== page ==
Need for Fungicides High, But So Is Hesitancy to Buy
For row crops, 2015 was the perfect year for disease. Awakened by the wet and cool conditions, U.S. fungicide demand hit its highest point in more than a decade, according to experts.
Northern corn leaf blight popped up weeks early and in great abundance in some locations. Gray leaf spot nibbled away at yields, and Southern rust and common rust were very happy in the wet conditions of the Corn Belt.
White mold in soybean thrived more than ever, especially in the North-Central U.S.
“The irony was that we had a couple of fairly dry years and not a lot of need but a lot more people were spraying, and now there’s a greater need but it’s a tougher choice because of commodity prices,” Daren Mueller, Assistant Professor and Extension Plant Pathologist at Iowa State University, points out.
“A big topic will be whether it pays to spray a fungicide again in 2016 because of low commodity prices,” says Thorsten Schwindt, Product Manager, Broadacre Fungicides, with Bayer CropScience. However, the advantages of the fungicide application on both corn and soybean were so visible in 2015 that Bayer expects the market to grow slightly this year, Schwindt adds. He says he knew of at least several cases of customers who did not spray last year because of commodity prices, and “regretted they didn’t … I think they’ll spray possibly more than
For soybeans, Dr. Nathan Kleczewski, Extension Plant Pathologist at the University of Delaware, contends that growers will cut back on fungicides in 2016 as long as prices are low — except in the South, where they will spray regardless due to rust pressure.
“Fungicide costs are $25 or more per acre to spray (on the East Coast). It’s maybe $15 just for the product, versus an insecticide, which might be $2 an acre. It’s definitely easy to cut,” he says. Figuring out how to profit off a fungicide is not a simple task, he adds.
“You have a lot of things to take into account: the variety you’re planting, the history of the field, how you are managing the field — no-till, conventional till — as well as rotation and weather. You have to piece all those things together to figure out your risk level. Even then it doesn’t guarantee you’re going to get a significant yield increase.”
Mueller says that for corn, Fortix, which is jointly sold by Cheminova and Arysta LifeScience, worked well against Northern corn leaf blight in all of Iowa State University’s corn fungicide trials across the state. On the soybean side, Syngenta’s Omega and BASF’s Endura have delivered strong results for management of white mold, he says.
He also says growers will increasingly look to incorporate generics into their applications.
Generics, Resistance Watch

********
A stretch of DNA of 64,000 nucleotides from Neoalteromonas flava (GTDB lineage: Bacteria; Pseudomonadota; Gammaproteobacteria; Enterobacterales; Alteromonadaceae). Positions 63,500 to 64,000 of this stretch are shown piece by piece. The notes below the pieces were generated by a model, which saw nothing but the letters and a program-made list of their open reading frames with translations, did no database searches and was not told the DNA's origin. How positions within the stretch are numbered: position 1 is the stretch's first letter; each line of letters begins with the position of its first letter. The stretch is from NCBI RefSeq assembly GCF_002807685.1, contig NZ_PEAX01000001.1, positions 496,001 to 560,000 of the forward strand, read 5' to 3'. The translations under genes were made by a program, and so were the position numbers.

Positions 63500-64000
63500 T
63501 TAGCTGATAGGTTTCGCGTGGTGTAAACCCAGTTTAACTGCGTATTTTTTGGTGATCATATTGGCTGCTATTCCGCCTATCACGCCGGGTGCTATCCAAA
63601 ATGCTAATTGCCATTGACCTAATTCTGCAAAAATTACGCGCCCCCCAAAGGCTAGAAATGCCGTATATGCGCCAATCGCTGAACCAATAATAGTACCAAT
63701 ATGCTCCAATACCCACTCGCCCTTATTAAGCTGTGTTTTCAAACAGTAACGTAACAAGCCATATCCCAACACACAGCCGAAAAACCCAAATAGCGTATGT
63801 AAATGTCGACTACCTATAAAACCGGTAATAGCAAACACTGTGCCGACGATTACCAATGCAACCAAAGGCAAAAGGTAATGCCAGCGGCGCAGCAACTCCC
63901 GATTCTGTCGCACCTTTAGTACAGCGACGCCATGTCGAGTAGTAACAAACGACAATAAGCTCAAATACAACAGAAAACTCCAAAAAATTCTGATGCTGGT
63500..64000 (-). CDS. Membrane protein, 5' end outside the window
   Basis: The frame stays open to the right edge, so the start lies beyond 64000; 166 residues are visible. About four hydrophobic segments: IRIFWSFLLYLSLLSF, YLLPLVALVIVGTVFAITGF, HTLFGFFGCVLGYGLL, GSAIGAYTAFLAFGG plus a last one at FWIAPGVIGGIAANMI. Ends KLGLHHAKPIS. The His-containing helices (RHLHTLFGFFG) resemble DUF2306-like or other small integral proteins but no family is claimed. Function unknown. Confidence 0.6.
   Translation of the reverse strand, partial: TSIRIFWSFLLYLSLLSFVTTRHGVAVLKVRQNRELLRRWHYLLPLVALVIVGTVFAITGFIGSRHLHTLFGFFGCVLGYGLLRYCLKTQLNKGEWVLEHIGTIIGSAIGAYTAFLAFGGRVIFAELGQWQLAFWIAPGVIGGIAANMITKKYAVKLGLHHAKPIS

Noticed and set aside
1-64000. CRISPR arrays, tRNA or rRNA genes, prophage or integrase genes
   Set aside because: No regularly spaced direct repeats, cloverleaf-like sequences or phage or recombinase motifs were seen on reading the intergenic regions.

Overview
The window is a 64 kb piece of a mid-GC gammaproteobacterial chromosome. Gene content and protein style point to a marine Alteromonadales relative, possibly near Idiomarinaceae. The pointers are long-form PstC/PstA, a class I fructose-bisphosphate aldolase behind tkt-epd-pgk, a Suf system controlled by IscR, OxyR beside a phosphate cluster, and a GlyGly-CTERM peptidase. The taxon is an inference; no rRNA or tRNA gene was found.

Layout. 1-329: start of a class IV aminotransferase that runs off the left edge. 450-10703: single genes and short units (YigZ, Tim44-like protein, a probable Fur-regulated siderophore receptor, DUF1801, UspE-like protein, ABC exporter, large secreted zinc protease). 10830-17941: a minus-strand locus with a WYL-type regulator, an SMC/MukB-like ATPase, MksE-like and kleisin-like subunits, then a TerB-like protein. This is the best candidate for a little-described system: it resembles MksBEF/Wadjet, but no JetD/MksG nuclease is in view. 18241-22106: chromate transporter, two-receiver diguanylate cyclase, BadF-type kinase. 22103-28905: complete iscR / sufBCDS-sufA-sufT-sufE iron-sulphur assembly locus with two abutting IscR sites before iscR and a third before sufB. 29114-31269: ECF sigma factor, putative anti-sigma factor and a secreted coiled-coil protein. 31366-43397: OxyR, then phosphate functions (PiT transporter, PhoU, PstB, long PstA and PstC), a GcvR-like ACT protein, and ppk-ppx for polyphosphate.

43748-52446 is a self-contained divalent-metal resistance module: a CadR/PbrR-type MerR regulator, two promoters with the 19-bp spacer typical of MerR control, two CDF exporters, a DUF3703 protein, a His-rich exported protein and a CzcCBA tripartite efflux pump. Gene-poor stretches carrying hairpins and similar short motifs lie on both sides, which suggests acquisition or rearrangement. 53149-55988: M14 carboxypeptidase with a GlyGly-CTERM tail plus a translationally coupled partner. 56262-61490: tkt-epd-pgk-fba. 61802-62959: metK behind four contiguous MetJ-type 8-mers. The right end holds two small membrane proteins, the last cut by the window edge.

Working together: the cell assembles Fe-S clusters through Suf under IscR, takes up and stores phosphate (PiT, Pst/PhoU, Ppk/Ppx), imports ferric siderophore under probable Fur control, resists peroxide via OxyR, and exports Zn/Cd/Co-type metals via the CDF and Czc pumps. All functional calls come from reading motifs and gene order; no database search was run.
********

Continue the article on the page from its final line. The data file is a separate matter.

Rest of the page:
“In looking at 2016, I’ve gotten more questions and heard more chatter about generic fungicides than ever before, and so I’m curious to see how much of that will be pushed this year,” he says. Azoxystrobin’s exit from patent protection is one driving factor, in addition to people looking to save costs and get creative.
Kleczewski says that the lack of new modes of action has led companies to squeeze as much as they can out of existing chemistries. Resistance to strobilurins, particularly in frogeye leaf spot pathogens, will further spur the market for premixes. Gowan’s Affiance fungicide for corn and soybeans — a combination of tetraconazole and azoxystrobin — is one example.
Three-way mixtures are also poised to gain momentum, with Syngenta’s Trivapro (strobilurin+triazole+SDHI fungicides) at the forefront for the key row crops.
For combatting resistance to frogeye leaf spot, which has been spreading rapidly, Kleczewski says he no longer recommends a straight strobilurin product like Syngenta’s Quadris or BASF’s Headline on soybeans, but instead recommends a premix such as Quilt Xcel or Trivapro from Syngenta, BASF’s Priaxor, or tank mixing.
“You get the most bang for your buck when you’re integrating all available practices to manage diseases. That includes making sure you have a good crop rotation, making sure you’re managing residue as much as you can, and planting good, tolerant varieties for the diseases in your region. That is just as important, if not more important, than applying fungicides,” Kleczewski reminds.
Dr. Eric Tedford, Syngenta Technical Lead for Fungicides, says the company is bringing eight new fungicides to the market, all registered by the end of 2015. Half of them contain its new SDHI fungicide Solatenol, including Aprovia for use on grapes and pome fruits; Aprovia Top for cucurbits and fruiting vegetables; Elatus, which combines Solatenol with azoxystrobin for peanuts and potatoes; and the aforementioned Trivapro.
Trivapro, in addition to its preventative and curative activity, also provides physiological benefits — a trend reflected in many of the new fungicides coming on the market. Tedford described a grower in northern Iowa who used the fungicide, while his neighbor did not.